MI5 might have been able to prevent the Manchester Arena terror attack “had the cards fallen differently”, an official review for the government has found.
The security agency received intelligence on suicide bomber Salman Abedi in early 2017 – before he slaughtered 22 people at an Ariana Grande gig on May 22.
It did not consider the intelligence terror-related at the time but now admits it was “highly relevant”.
Tragically, Abedi was also identified by a separate “data-washing exercise” for further consideration – but a meeting to discuss it was due on May 31, a week after he struck.
And an opportunity was missed to place Abedi on “ports action” after he travelled to Libya in April, the report declared.
The damning findings came in an inquiry by government terrorism advisor David Anderson QC into several attacks that rocked London and Manchester this year.
Ministers admitted today it is possible MI5 could have stopped Abedi if they had opened a new investigation into him.
Much of the Anderson report, which runs to 1,100 pages and contains 126 recommendations, is being kept secret to protect national security.
“In early 2017 MI5 nonetheless received intelligence on him, which was assessed as not being related to terrorism.
“In retrospect the intelligence can be seen to be highly relevant.”
She said Mr Anderson concluded MI5 “got a great deal right” but in relation to Manchester, “it is conceivable that the attack might have been averted had the cards fallen differently.”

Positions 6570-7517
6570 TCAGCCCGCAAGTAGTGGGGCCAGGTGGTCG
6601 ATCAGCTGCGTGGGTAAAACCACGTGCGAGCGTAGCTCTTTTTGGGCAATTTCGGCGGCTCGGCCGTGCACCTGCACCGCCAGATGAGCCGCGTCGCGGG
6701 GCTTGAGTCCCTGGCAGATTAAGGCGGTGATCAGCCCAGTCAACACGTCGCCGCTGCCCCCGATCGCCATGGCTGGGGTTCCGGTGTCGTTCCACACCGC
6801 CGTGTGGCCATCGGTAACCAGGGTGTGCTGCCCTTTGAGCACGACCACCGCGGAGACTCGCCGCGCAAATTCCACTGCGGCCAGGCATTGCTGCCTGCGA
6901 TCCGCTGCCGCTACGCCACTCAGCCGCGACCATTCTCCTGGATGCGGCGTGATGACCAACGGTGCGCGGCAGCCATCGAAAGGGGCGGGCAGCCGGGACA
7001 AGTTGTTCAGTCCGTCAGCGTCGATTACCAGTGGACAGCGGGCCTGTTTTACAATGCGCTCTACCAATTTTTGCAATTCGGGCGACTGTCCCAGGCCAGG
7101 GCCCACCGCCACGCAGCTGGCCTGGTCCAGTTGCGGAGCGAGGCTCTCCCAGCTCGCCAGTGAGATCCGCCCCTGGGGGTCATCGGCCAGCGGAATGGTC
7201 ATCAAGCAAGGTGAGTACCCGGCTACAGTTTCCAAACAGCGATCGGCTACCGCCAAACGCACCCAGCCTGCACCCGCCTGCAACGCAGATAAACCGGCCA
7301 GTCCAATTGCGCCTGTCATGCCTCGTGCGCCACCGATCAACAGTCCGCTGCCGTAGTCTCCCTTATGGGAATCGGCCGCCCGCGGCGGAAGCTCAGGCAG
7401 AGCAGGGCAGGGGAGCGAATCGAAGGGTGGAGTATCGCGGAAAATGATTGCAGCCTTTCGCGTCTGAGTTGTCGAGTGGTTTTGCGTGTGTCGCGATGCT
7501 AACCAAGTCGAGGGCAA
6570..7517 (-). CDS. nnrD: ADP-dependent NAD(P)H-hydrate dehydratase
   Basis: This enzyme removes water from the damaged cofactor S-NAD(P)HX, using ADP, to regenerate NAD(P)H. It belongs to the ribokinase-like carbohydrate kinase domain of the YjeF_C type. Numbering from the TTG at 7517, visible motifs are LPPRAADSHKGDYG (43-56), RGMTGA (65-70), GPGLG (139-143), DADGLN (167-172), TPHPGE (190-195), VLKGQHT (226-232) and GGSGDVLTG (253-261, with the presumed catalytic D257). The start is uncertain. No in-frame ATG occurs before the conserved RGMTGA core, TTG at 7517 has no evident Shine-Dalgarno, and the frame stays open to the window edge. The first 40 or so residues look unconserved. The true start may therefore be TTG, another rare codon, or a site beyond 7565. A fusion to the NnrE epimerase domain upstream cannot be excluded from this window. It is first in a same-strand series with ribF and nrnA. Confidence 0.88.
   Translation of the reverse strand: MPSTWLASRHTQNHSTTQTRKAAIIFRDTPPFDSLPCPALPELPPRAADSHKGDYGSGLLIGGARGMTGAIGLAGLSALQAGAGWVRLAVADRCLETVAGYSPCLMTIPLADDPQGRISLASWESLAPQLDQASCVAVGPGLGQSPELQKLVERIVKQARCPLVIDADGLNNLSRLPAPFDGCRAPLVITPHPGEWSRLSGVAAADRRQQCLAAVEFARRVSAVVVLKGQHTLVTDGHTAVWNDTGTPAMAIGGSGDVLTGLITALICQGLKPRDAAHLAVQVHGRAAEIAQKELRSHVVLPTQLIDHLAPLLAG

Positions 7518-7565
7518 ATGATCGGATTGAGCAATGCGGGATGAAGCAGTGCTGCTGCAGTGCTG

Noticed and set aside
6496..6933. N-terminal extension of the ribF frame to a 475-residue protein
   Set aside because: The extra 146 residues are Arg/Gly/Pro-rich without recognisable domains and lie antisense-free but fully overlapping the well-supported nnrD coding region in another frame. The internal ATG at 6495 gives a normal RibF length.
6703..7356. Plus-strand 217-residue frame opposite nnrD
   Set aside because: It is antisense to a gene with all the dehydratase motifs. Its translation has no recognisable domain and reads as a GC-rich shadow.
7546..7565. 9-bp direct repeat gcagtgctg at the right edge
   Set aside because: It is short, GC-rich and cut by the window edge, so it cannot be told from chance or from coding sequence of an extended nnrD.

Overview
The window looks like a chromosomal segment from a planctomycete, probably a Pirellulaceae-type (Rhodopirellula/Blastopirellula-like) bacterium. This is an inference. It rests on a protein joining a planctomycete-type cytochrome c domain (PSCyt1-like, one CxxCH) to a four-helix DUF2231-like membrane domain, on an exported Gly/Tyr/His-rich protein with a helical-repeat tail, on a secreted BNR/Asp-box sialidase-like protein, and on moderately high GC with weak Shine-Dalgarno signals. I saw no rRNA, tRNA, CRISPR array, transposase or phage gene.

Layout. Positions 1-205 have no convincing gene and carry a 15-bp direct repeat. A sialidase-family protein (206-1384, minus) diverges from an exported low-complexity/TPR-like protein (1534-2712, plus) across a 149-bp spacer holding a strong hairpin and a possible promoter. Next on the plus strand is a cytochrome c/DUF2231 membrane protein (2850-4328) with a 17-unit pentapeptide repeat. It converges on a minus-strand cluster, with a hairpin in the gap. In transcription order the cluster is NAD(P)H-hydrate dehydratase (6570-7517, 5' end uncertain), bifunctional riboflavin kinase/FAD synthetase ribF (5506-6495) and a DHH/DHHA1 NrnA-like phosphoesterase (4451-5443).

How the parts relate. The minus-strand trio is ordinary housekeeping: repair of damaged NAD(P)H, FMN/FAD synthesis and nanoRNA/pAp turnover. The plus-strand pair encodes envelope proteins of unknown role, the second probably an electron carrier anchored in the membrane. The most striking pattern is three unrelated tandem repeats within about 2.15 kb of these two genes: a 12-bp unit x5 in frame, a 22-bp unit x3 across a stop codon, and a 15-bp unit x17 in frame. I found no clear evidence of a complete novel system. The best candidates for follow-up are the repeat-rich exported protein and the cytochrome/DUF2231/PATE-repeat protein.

The Home Secretary added: “Had an investigation been reopened at the time, it cannot be known if Abedi’s plans could have been stopped.
“MI5 assess that it would have been unlikely.”
Mr Anderson’s review concluded that overall there is “no cause for despair”, saying most attacks continue to be successfully disrupted.
But he notes that, other than the case of Finsbury Park, it cannot be said that MI5 and police were “entirely blindsided”.
The report says: “Substantial and appropriate coverage was in place around key individuals and mechanisms designed to assess risk were working as intended.
“MI5 and counter-terrorism policing got a great deal right: particularly in the case of Manchester, they could have succeeded had the cards fallen differently.”
Ms Rudd told MPs that blame for the “cowardly” attacks “lies squarely” with the terrorists and those who encouraged them.
She said nine terror plots had been foiled since the Westminster attack in March 2017 – among 22 foiled since the murder of Fusilier Lee Rigby in 2013.